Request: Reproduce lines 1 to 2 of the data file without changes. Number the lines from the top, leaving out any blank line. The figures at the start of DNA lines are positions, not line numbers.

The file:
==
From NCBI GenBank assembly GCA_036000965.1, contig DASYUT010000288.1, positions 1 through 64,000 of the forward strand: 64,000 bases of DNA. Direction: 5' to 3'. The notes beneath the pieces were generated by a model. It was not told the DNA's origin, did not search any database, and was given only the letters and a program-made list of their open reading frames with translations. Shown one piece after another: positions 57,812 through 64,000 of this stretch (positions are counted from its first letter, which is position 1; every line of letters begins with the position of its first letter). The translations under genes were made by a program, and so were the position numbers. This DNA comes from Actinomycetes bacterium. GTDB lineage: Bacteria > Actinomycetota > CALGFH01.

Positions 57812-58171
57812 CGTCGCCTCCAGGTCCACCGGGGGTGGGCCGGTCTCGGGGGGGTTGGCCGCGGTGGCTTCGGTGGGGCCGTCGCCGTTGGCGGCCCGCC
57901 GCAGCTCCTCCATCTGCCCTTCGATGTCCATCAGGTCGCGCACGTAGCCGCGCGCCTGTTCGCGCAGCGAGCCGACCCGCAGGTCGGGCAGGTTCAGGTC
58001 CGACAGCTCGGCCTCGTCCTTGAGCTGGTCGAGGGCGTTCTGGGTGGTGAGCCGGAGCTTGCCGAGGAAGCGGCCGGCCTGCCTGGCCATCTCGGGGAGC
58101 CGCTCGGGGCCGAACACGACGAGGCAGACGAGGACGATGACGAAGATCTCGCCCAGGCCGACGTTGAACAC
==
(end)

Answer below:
From NCBI GenBank assembly GCA_036000965.1, contig DASYUT010000288.1, positions 1 through 64,000 of the forward strand: 64,000 bases of DNA. Direction: 5' to 3'. The notes beneath the pieces were generated by a model. It was not told the DNA's origin, did not search any database, and was given only the letters and a program-made list of their open reading frames with translations. Shown one piece after another: positions 57,812 through 64,000 of this stretch (positions are counted from its first letter, which is position 1; every line of letters begins with the position of its first letter). The translations under genes were made by a program, and so were the position numbers. This DNA comes from Actinomycetes bacterium. GTDB lineage: Bacteria > Actinomycetota > CALGFH01.

Positions 57812-58171